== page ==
A Pefect Match

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When she wasn't around, Alfred Grimmer liked to fantasize about the call. Ideally, he'd have passed a fretful hour or two wondering where she was, his nascent concern somewhat quelled by the flickering television.
He'd be scraping the last vestiges of supper(a lasagne or a cottage pie perhaps) into the dustbin, when the phone would ring.
"We're terribly sorry to inform you, Mr Grimmer, that your wife has been killed."
No, wait. He'd be sipping his nightly glass of Merlot, and then the phone. That seemed a better ambience for receiving the news.
So he'd politely thank them for informing him, and with a perfectly rehearsed quiver in his voice, the plan would unfurl. Alfred had been born to play the grieving husband. Where most could only dream of a life as devoid of sorrow as his, Alfred had convinced himself that he required but one, truly tragic moment to be set free. He couldn't be certain of the precise instant he'd decided that moment should revolve around the demise of his wife, as he loved her no less then when he'd first married her, yet somehow it seemed appropriate. It never occurred to him that loving someone and wanting them dead could be seen as a rather obvious conflict of interests; he'd even pronounced in his vows that she was his equal in every way, that she even thought like he did. That was precisely why it had to be her. No one would react in the way he hoped if it wasn't.
Alfred had lived her funeral a hundred times, who would be there, what he'd say to each one. He'd chosen flowers, endlessly debated the right time of day, though he was as yet undecided on the catering for the wake. His eulogy would be moving, tender; it would have just the right touch of humour, yet also conjure the image of a desolate, broken man. Friends would visit for weeks, just to make sure he was okay. Family would suddenly forget the fallouts of the past, and the pity of his enemies would extend for years to come. After seven months and four days (a date far less random then it might appear), he would reappear like a butterfly from a hurricane, stronger then ever before. The world would be at his feet, he would be irresistible. His was a power that could never run dry.....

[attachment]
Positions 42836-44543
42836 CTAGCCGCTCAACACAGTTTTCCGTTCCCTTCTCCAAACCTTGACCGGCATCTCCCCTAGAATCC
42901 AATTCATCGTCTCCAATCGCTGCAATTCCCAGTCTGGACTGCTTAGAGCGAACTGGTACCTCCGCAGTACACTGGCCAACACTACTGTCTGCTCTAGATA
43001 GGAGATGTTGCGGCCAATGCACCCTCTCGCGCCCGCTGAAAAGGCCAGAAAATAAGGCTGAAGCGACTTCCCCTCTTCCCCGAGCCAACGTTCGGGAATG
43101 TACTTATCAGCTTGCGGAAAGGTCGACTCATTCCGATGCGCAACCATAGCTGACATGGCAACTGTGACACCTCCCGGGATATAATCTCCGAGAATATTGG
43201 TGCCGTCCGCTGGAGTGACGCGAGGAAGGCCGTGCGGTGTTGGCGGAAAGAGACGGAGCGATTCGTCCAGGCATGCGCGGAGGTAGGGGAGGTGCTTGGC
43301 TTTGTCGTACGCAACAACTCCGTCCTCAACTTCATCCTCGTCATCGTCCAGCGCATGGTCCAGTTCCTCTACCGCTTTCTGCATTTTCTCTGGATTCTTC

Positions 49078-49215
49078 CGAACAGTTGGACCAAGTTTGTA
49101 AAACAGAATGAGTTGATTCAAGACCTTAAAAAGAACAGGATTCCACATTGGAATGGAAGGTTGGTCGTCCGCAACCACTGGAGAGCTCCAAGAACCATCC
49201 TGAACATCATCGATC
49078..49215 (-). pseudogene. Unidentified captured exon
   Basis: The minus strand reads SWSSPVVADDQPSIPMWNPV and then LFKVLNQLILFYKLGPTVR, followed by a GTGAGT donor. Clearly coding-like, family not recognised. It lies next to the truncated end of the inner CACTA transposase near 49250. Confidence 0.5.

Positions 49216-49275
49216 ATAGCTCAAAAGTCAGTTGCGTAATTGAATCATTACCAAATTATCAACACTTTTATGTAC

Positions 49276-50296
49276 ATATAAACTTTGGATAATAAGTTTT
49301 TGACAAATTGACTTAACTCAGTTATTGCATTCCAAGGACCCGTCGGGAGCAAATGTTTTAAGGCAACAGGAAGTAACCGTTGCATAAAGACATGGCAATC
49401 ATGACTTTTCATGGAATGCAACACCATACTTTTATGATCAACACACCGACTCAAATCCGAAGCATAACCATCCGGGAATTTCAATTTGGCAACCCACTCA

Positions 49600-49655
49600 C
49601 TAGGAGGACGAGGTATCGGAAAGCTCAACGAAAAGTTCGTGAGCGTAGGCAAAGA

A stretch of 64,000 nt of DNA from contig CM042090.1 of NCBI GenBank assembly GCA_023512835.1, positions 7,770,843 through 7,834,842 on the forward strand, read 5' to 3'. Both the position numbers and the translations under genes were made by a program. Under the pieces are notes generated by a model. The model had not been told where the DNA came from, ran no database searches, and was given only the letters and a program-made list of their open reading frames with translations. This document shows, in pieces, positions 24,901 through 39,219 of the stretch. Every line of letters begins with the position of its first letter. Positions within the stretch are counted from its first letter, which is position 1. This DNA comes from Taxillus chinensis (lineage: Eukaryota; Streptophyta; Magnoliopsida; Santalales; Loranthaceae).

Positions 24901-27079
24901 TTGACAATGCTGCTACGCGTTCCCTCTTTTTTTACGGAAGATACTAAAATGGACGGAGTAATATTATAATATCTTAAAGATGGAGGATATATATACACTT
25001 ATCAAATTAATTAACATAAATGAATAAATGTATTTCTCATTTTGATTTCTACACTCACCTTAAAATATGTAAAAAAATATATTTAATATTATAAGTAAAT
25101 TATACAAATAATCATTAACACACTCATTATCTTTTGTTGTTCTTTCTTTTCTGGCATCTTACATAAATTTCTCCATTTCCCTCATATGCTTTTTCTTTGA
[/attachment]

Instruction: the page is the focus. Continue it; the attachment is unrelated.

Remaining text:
The phone rang, and the future became as lucid as the black-and-white check of the kitchen floor. Could this be it? A thought that had been screaming at him for the past half-hour finally broke through. Why couldn't he move his legs? Or his arms for that matter? And more importantly, why could he not lift his cheek from the kitchen floor, a floor that now seemed far grayer then he'd thought a moment ago? A shattered glass bled wine a foot or so away from him, and still the phone rang. He tried to speak, but his tongue felt cold and dead. A pair of black high-heels moved across his vision, and the incessant ring was at last interrupted by a voice.
"Why yes Jillian, Alfie's feeling a little under the weather, so it will just be me joining you for drinks tonight."
She really did think like him.

6 Responses to “A Pefect Match”

  1. Anonymous Luke Sometimes 

    Perfect ... nope, you haven't lost your touch. Great to have you back and glad the eggzamens are over. This reminds me of a famous horror short story (someone here will know which one I'm talking about but the author and title of the thing eludes me ... dammit) ... the one where the husband is moaning about his wife, while she sits knitting in the corner of the room and then she gets up at the end and all you read is his horrorified words ... something like, "Whatever are you doing with those knitting needles, dear?" Damn I wish I could remember the title of that story and the author, I'm going to kick myself when I remember it.

  2. Anonymous kyknoord 

    Creepy, dude. Maybe she thinks like him, but clearly she thinks faster.

  3. Anonymous chitty 

    Alfred had convinced himself that he required but one, truly tragic moment to be set free.
    How ironic that the moment should revolve around his own demise?
    Nicely done!

  4. Anonymous anne 

    In a very good way, of course.

  5. Anonymous Fence 

    I see Blogger managed to eat my comment yesterday. Ah well. Let's see, what did I say? Nothing much other than I like.

    Creepy, as Anne said, in a good way.

  6. Anonymous LiVEwiRe 

    Very late, yes, I know.... but, damn. That was incredible! They were quite the pair, weren't they? I especially enjoyed how he didn't even realize he was down because he was so focused on his version of the plan. Now... what is the significance of the seven months and four days??? I need to know. Really, I mean it.

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